The International Cricket Council (ICC) on Thursday confirmed that the point system for their inaugural World Test Championship will be amended due to the COVID-19 pandemic.
The world’s cricket governing body approved a recommendation from its cricket committee, headed by Anil Kumble, to change the competition terms for the event to determine how series affected by the global pandemic are accounted for on the points table.
The unprecedented disruption caused by COVID-19 means, to date, just under half of the World Test Championship matches have been played, with that estimated to rise to more than 85% by the end of the competition window.
Current regulations dictate that matches not completed shall be treated as a draw with points split. The cricket committee considered maintaining that status quo or determining the final World Test Championship League standings from matches played.
The committee recommended the latter option, which was approved by the Chief Executives Committee and ratified by the board, meaning teams will be ranked in order of percentage of points earned.
Reflecting on the same, ICC Chief Executive Manu Sawhney said, “Both the Cricket Committee and Chief Executives Committee supported the approach of ranking teams based on completed matches and points earned as this reflects their performance and doesn’t disadvantage teams that have been unable to compete all of their matches through no fault of their own.
“We explored a whole range of options, but our Members felt strongly that we should proceed as planned with the first ever World Test Championship Final in June next year,” he added.
As of now, Australia are standing at the top spot with seven wins from three series, followed by India and England.Let us take a look at the complete list:
|Team||Series Played||Matches Played||Matches Won||Matches Tied||Matches Drawn||Matches Lost||Points||PCT||Series Wins|
The move follows the decision in August to postpone the ICC Women’s Cricket World Cup 2021 to 2022, meaning there would be three major events in 2022 with the Commonwealth Games in July 2022 and the ICC Women’s T20 World Cup due to be held in November 2022.The board further confirmed that the ICC Women’s T20 World Cup will move from its current slot at the end of 2022 to February 9 to 26, 2023.
As there are currently no major women’s events scheduled to take place in 2023, the ICC confirmed the switch for the T20 World Cup to better support player preparation and to continue to build the momentum around the women’s game beyond 2022.
“Moving the ICC Women’s T20 World Cup to 2023 makes perfect sense on a number of levels. Firstly, it will provide a better workload balance for players giving them the best possible opportunity to perform to the highest levels on a global stage. Secondly, we can continue to build the momentum around the women’s game through 2022 and into 2023. We are committed to fueling the growth of the women’s game and today’s decision enables us to do that over the longer term,” Sawhney stated.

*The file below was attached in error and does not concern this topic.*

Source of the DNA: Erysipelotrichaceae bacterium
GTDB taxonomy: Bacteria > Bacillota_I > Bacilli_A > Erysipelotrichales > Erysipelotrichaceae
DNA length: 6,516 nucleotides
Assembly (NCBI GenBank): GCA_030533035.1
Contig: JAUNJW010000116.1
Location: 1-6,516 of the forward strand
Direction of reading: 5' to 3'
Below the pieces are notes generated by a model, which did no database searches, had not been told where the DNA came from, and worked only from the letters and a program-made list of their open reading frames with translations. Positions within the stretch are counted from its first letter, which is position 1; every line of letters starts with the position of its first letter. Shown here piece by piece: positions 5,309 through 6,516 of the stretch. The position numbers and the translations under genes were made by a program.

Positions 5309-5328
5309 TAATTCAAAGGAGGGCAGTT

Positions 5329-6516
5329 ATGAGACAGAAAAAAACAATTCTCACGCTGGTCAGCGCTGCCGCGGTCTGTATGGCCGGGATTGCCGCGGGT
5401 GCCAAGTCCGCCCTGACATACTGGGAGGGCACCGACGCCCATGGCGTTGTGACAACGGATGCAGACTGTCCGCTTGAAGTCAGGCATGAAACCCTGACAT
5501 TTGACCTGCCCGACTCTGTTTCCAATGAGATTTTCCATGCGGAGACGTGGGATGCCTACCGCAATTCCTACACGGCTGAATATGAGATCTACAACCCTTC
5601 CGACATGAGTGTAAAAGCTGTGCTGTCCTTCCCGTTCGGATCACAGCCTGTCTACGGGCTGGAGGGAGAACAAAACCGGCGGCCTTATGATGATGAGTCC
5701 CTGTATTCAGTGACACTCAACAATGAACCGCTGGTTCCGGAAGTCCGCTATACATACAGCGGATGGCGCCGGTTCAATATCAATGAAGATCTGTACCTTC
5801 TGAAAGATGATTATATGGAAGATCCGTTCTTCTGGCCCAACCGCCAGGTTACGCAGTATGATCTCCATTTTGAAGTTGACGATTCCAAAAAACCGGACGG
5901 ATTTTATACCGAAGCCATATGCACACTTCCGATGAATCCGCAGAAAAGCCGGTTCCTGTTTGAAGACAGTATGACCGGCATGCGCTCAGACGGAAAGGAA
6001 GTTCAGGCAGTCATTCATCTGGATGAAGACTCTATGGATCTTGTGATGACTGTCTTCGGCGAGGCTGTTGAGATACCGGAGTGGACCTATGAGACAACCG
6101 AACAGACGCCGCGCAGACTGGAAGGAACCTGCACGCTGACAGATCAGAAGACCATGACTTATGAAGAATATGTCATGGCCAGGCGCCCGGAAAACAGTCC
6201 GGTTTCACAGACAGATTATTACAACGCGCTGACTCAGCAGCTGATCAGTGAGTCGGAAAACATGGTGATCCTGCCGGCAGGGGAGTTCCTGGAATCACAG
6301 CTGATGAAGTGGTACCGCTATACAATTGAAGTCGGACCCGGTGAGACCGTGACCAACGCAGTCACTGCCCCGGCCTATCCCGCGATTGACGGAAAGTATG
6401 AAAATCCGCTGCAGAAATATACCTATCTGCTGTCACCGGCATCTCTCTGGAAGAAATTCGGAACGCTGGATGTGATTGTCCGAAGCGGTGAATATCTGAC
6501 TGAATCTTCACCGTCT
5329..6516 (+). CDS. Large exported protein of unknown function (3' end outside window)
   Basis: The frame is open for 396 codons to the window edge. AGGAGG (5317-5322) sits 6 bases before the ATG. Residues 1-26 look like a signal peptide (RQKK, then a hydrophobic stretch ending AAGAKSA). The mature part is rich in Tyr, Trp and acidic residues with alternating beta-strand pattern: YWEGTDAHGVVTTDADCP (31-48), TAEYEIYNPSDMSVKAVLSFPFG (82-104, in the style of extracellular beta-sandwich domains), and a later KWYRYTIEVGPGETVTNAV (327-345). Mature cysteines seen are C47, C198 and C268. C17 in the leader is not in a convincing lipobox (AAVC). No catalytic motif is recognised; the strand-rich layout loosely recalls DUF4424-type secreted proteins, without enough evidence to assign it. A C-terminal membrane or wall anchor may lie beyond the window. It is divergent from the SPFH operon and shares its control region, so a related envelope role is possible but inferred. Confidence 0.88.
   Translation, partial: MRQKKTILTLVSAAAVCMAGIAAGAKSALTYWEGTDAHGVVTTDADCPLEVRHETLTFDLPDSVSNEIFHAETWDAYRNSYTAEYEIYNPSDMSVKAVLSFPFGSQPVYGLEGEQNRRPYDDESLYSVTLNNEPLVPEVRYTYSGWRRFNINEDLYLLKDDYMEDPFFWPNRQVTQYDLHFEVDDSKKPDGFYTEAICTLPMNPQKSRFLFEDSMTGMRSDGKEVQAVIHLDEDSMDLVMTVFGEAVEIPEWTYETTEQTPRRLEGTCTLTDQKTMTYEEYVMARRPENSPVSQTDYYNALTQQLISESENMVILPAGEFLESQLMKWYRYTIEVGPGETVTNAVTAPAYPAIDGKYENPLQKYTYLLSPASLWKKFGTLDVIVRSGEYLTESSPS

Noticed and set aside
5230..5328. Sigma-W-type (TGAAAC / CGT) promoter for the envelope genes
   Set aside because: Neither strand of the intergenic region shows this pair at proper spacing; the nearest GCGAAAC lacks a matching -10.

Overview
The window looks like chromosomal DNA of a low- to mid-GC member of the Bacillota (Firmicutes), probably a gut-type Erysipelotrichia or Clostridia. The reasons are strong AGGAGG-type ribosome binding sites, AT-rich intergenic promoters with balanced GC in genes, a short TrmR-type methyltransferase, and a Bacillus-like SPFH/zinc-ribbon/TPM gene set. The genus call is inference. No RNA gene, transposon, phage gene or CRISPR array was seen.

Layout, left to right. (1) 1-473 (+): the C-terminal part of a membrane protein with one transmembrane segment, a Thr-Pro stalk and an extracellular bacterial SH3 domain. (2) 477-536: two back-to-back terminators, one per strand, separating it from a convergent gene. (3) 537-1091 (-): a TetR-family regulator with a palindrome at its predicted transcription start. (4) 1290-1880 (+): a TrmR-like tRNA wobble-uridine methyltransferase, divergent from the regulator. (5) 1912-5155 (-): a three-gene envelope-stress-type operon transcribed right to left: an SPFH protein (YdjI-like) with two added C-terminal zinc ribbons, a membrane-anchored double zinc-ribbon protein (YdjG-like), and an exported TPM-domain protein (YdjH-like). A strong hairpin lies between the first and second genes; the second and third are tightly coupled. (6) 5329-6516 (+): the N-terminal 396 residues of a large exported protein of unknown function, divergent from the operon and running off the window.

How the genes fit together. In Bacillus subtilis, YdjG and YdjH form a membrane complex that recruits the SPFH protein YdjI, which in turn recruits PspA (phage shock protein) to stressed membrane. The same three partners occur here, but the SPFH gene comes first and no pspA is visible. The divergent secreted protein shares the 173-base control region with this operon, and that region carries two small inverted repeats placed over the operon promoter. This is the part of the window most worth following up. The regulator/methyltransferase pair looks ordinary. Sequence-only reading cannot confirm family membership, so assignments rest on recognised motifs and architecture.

The board also approved the introduction of an Excluded Persons Policy as part of the ICC Anti-Corruption Code with immediate effect. The policy enables the ICC ACU to exclude corruptors who are ‘non-participants’ to the Code to prevent people who attempt to corrupt the sport from involvement in the game. It will also make it an offence for ‘participants’ to the Code to associate with excluded non-participants.
Manu Sawhney added, “This is a significant addition to the ICC Anti-Corruption Code and enables the sport to impose an exclusion order on known corruptors preventing them from any involvement in cricket activities including playing, administration, financing, attendance or any kind of involvement in a league, team or franchise.
“It will allow our ACU to better disrupt the activities of non-participant corruptors which currently the ICC have little, if any, control over. This is crucial if we are to continue to protect the integrity of our sport.”
The board confirmed the introduction of minimum age restrictions for international cricket to improve safeguarding of players which will apply across all cricket including ICC events, bilateral cricket and U19 cricket. To play in any form of men’s, women’s or U19 international cricket players must now be a minimum age of 15.
In case of exceptional circumstances, a Member Board could apply to the ICC to allow a player under the age of 15 to play for them. This could include where the player’s playing experience and mental development and wellbeing demonstrates that they would be capable of coping with the demands of international cricket.